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Wages for workers who support individuals with intellectual disabilities could soon rise thanks to increased provincial funding.

The Manitoba government recently announced plans to enhance wages for support workers at agencies which provide residential services to adults with intellectual disabilities.


Family Services Minister Kerri Irvin-Ross announced Aug. 7 that the provincial government will provide an additional $6 million over the next three years to agencies which serve adults with intellectual disabilities.


Irvin-Ross said the aim of the new wage enhancement fund is to allow agencies to increase starting wages for support workers to between $13 and $14 an hour by 2017. She said it’s the government’s hope that the additional funding will allow agencies to “attract and retain employees who do important work with adults who have complex needs.”


Executive Director Ruby Reimer said the promise of additional funding is good news for agencies such as Epic Opportunities. However, she cautioned there are still a number of key questions that must be answered before the full impact of the announcement on the community living sector will be known.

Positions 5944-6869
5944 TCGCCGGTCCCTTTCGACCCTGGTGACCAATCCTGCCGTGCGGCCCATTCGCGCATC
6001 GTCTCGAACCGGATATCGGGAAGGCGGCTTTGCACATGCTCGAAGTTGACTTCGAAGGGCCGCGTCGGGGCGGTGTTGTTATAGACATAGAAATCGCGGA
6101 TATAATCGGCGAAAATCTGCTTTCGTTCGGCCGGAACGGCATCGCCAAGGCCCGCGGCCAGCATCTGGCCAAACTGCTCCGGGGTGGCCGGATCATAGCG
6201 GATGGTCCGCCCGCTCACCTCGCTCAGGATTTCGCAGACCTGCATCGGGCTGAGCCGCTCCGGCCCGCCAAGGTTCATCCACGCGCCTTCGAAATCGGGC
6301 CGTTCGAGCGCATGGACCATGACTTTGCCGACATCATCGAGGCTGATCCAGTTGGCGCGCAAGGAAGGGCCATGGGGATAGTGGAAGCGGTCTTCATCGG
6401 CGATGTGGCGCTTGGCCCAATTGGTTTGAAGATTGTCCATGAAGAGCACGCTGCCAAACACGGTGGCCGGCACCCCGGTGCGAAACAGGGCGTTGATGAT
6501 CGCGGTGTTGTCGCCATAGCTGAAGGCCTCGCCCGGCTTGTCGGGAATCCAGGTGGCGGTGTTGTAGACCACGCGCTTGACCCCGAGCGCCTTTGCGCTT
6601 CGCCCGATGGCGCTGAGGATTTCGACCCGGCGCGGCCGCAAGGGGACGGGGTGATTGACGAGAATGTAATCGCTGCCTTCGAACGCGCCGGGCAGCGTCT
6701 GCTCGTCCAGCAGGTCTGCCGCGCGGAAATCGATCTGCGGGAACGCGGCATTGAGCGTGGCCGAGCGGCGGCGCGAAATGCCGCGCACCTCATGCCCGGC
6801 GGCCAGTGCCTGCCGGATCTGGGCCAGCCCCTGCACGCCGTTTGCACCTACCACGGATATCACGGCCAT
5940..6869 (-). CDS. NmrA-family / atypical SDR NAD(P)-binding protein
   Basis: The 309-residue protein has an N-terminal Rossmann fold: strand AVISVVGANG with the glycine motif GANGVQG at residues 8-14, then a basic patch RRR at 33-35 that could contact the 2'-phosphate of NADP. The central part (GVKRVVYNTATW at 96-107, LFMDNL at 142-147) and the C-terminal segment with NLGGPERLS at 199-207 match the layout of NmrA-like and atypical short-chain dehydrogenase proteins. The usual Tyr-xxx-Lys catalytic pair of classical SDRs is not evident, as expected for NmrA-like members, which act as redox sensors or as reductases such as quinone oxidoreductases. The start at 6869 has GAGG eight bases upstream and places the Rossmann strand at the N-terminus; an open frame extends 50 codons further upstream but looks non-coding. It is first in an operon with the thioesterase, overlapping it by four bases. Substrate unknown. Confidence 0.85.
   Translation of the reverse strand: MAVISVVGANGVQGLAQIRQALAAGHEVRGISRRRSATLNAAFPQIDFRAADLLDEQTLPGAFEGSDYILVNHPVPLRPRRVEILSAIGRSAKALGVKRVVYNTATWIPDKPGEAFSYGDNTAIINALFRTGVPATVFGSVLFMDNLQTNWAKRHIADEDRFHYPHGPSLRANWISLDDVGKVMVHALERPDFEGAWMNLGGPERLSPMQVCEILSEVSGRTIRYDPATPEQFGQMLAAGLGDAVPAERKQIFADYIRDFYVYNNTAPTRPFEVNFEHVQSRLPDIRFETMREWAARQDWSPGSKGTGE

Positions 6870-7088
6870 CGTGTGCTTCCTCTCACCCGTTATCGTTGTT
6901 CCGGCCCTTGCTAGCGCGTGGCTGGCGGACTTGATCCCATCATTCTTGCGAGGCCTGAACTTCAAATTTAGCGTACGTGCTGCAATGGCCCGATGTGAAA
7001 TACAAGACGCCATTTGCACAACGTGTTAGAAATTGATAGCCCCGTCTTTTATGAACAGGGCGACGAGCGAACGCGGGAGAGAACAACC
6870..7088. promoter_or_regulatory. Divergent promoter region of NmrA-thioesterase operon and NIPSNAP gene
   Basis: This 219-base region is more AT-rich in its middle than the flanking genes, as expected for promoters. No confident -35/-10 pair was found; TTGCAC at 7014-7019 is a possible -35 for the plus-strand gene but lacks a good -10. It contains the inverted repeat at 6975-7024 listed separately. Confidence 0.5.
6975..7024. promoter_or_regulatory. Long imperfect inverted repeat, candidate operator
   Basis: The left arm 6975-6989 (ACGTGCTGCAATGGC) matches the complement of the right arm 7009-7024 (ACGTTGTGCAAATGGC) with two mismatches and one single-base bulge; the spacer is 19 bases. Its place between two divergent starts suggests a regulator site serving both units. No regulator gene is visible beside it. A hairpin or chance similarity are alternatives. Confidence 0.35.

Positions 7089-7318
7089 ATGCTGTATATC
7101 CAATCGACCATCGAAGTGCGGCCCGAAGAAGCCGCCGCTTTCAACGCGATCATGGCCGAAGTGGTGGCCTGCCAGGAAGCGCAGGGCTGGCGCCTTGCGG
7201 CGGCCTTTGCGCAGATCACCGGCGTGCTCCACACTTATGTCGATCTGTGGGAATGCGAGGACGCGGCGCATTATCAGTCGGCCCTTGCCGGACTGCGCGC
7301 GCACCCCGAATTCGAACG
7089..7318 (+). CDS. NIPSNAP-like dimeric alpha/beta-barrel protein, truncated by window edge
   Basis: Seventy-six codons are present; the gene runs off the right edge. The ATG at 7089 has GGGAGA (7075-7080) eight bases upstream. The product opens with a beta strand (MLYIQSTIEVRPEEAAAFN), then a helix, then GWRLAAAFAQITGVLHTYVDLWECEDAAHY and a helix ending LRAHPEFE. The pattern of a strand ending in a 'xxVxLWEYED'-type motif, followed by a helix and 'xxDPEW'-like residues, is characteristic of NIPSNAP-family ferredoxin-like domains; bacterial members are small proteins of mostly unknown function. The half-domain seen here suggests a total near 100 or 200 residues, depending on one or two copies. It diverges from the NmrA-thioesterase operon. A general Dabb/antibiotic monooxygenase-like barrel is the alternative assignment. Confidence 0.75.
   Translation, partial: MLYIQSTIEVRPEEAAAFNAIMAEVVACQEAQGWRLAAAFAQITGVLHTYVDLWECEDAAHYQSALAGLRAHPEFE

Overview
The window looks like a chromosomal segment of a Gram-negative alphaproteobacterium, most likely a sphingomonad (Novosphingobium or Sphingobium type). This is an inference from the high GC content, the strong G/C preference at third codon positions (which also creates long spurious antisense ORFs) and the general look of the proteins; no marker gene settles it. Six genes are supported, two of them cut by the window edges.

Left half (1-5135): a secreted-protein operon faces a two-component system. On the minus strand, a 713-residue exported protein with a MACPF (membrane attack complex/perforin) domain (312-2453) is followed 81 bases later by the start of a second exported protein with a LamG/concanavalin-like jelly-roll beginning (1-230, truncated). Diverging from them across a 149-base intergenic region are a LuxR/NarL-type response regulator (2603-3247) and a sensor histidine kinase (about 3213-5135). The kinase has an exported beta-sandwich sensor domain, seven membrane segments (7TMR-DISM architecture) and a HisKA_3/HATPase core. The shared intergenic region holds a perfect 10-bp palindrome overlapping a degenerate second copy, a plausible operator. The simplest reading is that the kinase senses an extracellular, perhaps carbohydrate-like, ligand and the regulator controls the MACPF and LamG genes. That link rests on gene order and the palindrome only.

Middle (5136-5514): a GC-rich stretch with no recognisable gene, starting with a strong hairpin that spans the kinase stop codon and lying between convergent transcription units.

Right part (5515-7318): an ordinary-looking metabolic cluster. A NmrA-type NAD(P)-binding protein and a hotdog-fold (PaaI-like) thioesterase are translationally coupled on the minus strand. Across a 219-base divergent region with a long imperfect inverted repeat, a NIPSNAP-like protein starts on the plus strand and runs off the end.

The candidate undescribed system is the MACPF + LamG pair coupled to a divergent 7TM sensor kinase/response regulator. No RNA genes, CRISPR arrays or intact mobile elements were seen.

“This is excellent news for all stakeholders connected to community living. The commitment is a big step in the right direction. I am cautiously optimistic as we await details on how and when the wage enhancements will be implemented.” she said.


A committee comprised of agency, union and government representatives will offer guidance in establishing the wage enhancement fund, Irvin-Ross said, noting this will include developing new standards for training, reviewing agency administrative structures and ensuring the efficient use of funds by agencies.


Abilities Manitoba President Malinda Roberts said in an open letter to Irvin-Ross that increasing wages for support workers to between $13 and $14 an hour “is a great start” but added she remains concerned the additional funding “will not go far enough or roll out quickly enough to mitigate the critical staffing concerns that many agencies are facing.”


Roberts also said Abilities Manitoba, a coalition of residential service providers, would like to meet with the minister to learn more about the wage enhancement fund and stressed the continued need for an inclusive planning process to ensure the long-term sustainability of services that vulnerable adults and their families depend on.



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